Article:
We know there was a church at Logtun as early as in the days of bishop Eystein Erlendsson (archbishop 1157-1180). But the sources do not tell us anything about how this church came to existence. The name itself, Logtun (the old form was “Lagatun”), ties the church to the Frostating , the local parliament for this region in Norway in the Middle Age and to the location of the old court itself. The name itself Logtun means the law (lov-) and the farmyard (-tun).
The actual age of the present church is a matter of controversy. It is assumed that the church was built around 1480, and during recent times rebuilt, especially the chancel.
The building method was the usual one: double stonewalls with mortar and sand in between. The corners have been made of marble quadrates and it is also assumed that the window openings originally have had settings either of marble or soapstone. The main entrance toward west is the finest and largest of the four entrances.
While the window openings are made in roman style of architecture, the main entrance is a typically gothic portal. Perhaps it has been brought to the church from another church or monastery? We know for certain that some of the stones in Logtun is reused from the medieval cathedral in Trondheim – Nidarosdomen.
Earlier the church also had several extensions: the sacristy, the windbreak and the weaponry. All of these extensions were made of wood, and there were presumably built after the reformation in 1537. The tower was also made of wood.
No one know for sure what the church originally looked like inside, but it contained probably a crucifix and perhaps several pictures of saints. After the reformation everything “catholic” was removed.
At the end of the 1640´s the interior went through an extensive renovation and alteration. The windows were enlarged in order to provide more light. The walls were plastered, a new floor was made and new benches were installed. Two of the most skilled artists in Trøndelag were entrusted with the construction of the alter piece and the pulpit. Johan Bilthugger did the cabinetmaking and wood carving, while Johan Hansen Kontrafeier was responsible for the painting. The alter piece is painted in 1655.
The church changed owners quite often. It was on private hands until 1725, and it was sold to Frosta municipality in 1857.
The church gradually became too small, with its approximately 300 seats. It took only 1/10 of the village population. In the 1860´s a new church was built near centre og Frosta. The new church, Frosta Church, was inaugurated in 1866. In 1867 the Ministry approved the closing down of Logtun church and the two cemeteries belonging to it. In 1868 the municipal board passed the unanimous resolution to tear down the tower and the rest of the woodwork.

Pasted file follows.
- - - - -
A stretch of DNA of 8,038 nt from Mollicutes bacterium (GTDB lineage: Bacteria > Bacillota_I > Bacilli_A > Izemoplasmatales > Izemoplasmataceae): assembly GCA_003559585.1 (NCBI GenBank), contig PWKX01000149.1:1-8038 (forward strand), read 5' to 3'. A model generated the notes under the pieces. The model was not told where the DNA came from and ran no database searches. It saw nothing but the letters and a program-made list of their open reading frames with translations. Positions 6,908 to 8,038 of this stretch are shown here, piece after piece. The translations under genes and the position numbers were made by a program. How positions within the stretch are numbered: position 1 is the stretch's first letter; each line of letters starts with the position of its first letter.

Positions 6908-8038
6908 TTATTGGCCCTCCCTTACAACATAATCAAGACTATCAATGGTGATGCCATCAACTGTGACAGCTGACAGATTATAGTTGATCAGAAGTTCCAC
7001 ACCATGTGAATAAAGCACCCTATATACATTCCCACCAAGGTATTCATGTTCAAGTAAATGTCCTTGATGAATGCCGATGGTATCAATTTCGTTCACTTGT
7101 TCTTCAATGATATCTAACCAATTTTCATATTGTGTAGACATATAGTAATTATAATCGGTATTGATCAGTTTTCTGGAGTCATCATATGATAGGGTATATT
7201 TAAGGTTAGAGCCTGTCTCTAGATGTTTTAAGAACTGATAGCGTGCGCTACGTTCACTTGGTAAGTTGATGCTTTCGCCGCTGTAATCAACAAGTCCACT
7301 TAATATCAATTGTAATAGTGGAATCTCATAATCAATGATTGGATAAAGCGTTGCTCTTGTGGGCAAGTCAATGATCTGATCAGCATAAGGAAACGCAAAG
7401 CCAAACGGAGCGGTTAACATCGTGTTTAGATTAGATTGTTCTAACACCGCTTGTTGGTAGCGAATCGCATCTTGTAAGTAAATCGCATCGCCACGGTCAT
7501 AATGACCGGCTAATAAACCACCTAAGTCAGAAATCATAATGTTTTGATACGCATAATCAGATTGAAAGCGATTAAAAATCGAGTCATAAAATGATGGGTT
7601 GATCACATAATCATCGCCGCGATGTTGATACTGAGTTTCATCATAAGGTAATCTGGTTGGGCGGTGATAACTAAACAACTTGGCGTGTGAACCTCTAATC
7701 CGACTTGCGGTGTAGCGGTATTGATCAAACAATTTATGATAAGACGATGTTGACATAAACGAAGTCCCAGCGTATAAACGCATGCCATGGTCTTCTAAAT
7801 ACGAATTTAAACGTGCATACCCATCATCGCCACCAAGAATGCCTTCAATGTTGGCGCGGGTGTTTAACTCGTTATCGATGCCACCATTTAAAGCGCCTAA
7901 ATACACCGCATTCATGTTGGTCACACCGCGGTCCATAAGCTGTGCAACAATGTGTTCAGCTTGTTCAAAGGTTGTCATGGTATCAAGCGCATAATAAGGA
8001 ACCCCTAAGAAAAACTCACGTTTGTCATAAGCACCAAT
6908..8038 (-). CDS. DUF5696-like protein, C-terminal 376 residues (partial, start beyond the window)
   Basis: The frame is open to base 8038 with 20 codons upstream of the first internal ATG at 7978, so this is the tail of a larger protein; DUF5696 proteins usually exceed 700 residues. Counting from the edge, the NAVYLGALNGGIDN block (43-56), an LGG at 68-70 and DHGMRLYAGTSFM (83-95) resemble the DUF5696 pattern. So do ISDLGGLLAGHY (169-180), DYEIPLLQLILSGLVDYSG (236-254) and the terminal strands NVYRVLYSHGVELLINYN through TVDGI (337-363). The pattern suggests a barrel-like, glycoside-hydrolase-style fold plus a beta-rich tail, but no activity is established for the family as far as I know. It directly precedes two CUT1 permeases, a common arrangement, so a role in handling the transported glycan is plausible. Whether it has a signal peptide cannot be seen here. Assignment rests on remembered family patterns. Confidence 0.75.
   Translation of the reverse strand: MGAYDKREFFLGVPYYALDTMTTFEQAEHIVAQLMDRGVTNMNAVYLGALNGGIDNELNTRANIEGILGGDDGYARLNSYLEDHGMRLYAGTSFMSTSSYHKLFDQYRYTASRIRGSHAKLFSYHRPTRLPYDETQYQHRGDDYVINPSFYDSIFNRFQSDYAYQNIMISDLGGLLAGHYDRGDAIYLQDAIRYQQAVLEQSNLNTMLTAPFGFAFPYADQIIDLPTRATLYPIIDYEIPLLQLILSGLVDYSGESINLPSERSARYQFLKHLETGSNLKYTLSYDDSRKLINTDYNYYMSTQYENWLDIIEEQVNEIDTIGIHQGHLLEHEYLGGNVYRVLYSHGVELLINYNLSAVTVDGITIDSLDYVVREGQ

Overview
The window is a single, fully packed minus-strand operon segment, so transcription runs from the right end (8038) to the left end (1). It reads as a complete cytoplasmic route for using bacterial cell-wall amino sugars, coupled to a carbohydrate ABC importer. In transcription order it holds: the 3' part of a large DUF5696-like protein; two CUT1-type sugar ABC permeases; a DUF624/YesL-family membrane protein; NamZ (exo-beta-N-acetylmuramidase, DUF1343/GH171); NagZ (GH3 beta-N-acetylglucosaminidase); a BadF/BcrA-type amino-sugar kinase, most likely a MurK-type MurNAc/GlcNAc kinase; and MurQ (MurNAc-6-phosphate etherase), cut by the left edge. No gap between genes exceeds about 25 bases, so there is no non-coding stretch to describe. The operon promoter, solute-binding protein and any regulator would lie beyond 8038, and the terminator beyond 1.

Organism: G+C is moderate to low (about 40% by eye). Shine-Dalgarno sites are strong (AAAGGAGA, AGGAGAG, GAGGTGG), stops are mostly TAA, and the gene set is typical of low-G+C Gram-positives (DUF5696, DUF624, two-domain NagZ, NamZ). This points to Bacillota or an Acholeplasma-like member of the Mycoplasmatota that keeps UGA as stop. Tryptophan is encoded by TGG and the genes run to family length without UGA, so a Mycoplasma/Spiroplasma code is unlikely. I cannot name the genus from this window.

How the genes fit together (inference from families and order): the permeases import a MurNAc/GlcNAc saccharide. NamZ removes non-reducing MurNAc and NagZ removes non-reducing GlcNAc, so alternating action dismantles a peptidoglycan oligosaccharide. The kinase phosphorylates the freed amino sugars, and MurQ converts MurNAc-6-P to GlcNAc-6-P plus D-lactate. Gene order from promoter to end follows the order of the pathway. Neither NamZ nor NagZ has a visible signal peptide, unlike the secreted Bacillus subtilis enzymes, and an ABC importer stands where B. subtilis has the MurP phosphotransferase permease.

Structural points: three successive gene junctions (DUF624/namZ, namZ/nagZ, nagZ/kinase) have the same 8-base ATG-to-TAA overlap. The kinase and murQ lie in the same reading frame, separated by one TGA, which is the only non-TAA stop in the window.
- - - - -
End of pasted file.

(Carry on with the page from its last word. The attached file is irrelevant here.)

Around 1900 the village people began to talk about something had to be done to protect the walls from total disintegration. The municipal board then agreed to present the walls to the Association for the Preservation of Norwegian Ancient Monuments, and this organization is still the owners of the church building itself.
For approximately 80 years, the old walls were in “historical ruins”. The thought of restoring the church building took shape early in the 1920´s. In 1929 a committee was appointed to work on the restoration of the church building. In 1930´s a church service was held within the old walls, in connection with King Haakon´s unveiling of the twelve county stones at Tinghaugen. In 1932 the roof was built, the floor came in 1935, and the following year benches were installed. In 1943 the alter piece and the pulpit came back to Logtun church. They had been kept at the Museum of the scientific Society in Trondheim after the church had been closed down. These are still the property of the museum. In 1947 the altar was rebuilt, and the altar rail was set up. In 1949 the attic was built, and in 1950 the church was completely restored, as consequence of innumerable working hours on a volunteer basis, and larger and smaller gifts of money.
The pulpit has four sections with sculptures of the four evangelists with their respective symbols. The pulpit and the hexagonal canopy are decorated with angels and head of angels. The inscription on the pulpit says, “Blessed are those who listen to the world of God and keep it.”
In the bottom of the baptismal font there is a picture portraying the Annunciation of the Virgin Mary, and an almost obliterated inscription of late Gothic letters. Also, the initials B.B.M and M.M.B. as well as the year 1939 are engraved. This may signify Bernhard Brunsmann and his wife Margaretha Monsdatter.
Today the church is used for baptismal, wedding ceremonies and some church services especially during the summer. Logtun church is nowadays often used for concerts.